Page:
Las Vegas summer theater camps allow children to engage creatively and have fun while staying out of the heat.
Kris Shepherd, theater program specialist for Rainbow Company Youth Theatre, says putting on a show is hard work, but you also can’t forget that the kids are on summer break and “it needs to be fun.”
Whether it be writing scripts, creating scenic designs or singing and acting, there is a theater camp for everyone.
“Most kids like to sing, dance and act even if they’re not the best at it — and that’s not the purpose. The purpose is engagement and that ensemble work and really working collaboratively with one another,” said Candy Schneider, vice president of education and outreach at The Smith Center for the Performing Arts.
Rainbow Company Youth Theatre balances work with “time to be kids,” Shepherd said.
Camp activities include crafts such as an introduction to scenic designs that is taught by Shepherd, as well as warm-ups and yoga so that kids are used to moving their bodies and using their voices.
The camp, which will run until Friday, has two sessions. The morning is for 8- to 11-year-olds. The afternoon session is for 12- to 16-year-olds. The cost for the two-week camp is $220.
According to Shepherd, the morning session has more than 20 participants and the afternoon session has more than 30.
“The coolest thing about Rainbow Company is that it is process-oriented, not product- oriented,” Shepherd said. Their focus is on having good artists as long as they are learning at their own pace and level.
Shepherd said they have about seven or eight scripts selected, but they adapt the final performance to the number of participants and their skills at the end of the two weeks.
Similarly to Rainbow Company Youth Theatre, there is a final performance at the end of each of the four weekly sessions at Summer Youth Theatre Academy at Las Vegas Little Theatre.
According to Emily Fagan-Baker, director of Summer Youth Theatre Academy, the goal for camp participants is to write their own scripts.
Fagan-Baker said that the first week will focus on improvisation since that is the foundation of being comfortable on stage. Those who come on the fourth and final week will not feel out of place, she said.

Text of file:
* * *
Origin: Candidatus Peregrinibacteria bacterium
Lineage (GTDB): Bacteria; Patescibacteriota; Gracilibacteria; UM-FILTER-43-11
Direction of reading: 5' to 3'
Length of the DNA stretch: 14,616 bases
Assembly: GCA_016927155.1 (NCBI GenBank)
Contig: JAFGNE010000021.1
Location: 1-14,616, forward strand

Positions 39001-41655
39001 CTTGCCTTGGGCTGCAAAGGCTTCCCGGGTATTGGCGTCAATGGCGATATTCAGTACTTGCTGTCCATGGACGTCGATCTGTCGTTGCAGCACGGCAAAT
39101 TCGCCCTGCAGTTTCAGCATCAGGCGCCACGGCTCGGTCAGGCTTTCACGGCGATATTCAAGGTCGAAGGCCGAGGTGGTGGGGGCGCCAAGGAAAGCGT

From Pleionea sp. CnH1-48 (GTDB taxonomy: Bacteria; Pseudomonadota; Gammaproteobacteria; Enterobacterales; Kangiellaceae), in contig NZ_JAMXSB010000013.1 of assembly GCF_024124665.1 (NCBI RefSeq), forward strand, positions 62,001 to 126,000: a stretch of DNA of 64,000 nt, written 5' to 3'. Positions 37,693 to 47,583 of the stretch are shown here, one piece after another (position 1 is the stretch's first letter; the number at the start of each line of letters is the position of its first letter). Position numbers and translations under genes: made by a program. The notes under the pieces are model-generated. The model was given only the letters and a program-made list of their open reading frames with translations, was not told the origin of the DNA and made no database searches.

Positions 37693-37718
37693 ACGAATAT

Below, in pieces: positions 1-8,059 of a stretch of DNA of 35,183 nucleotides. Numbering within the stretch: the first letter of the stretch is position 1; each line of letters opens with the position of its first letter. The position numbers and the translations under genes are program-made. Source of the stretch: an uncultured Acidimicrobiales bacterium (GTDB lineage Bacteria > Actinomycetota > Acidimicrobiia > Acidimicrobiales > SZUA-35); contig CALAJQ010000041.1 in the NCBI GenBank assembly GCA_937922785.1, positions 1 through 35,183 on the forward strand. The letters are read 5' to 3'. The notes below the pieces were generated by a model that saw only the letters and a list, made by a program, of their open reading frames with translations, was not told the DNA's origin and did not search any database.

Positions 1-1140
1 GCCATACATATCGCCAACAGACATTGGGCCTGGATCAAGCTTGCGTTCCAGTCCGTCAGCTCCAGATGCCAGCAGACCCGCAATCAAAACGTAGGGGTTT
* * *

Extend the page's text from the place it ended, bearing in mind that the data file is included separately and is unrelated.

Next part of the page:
This is the second year that the summer camp is offered and it runs from June 30 until July 25.
Aside from offering a theater camp for 6- to 12-year-olds, the Summer Youth Theatre Academy offers internships for 13- to 18-year-olds, Fagan-Baker said.
Interns help lead warm-ups and with the writing of the scripts and picking up costumes. That gives them a chance to “assist in the whole process,” and according to Fagan-Baker, interns “learn so much when (they) have to teach and guide others.”
The camp reiterates skills learned in school and also allows for creativity, she said.
The cost of the camp is $175 per session, but there is a $50 family and friend discount. Each session can take up to 40 children. Registration is open up until the first day of each session.
Camp Broadway at The Smith Center for the Performing Arts is part of a national program based in New York City that tours different regions across the country. According to Schneider, the camp is taught by Broadway professionals, the majority of them from New York, but this year they are trying to incorporate local talent.
This is the third year that the camp comes to Las Vegas.
The weeklong camp is broken down into two age groups: 6- to 9-year-olds are in Shining Stars Camp, which takes place July 7-11, and is a half-day camp. There are two sold-out $450 sessions for Shining Stars Camp, each with 25 children. Classic Camp, July 21-25, is for 10- to 17-year-olds and the cost is $695. There are still some spots available for Classic Camp, which takes 100 children.
For both camps, Schneider said, it’s about “understanding the performance they have selected.”
At the end of the week, both camps put on a final performance for their friends and family either at the Reynolds Hall stage for Classic Camp or Troesh Studio Theater in Boman Pavilion for Shining Stars Camp.
Schneider said that while some children may know one another, the majority of them “don’t know one another, so it’s really building that trust and collaboration and then all of the sudden, five days later they’ve got this phenomenal performance that they do for their parents, grandparents and friends.”
She said that there is a lot of decision-making involved, and no one person can do that. It is about team effort and putting it all together.
Schneider said that it’s important children be involved because of the “creative thought and problem-solving” as well as the “very high-order thinking skills that are involved in the arts.”
For information on Rainbow Company Youth Theatre call 702-229-6553. For more information on Camp Broadway at The Smith Center for the Performing Arts, visit thesmithcenter.com/campbroadway.
For information on the Summer Youth Theatre Academy at Las Vegas Little Theatre, call: 702-362-7996 or email email@example.com.
Contact Andrea Corral at firstname.lastname@example.org or 702-383-0285. Find her on Twitter @andrea_corral2.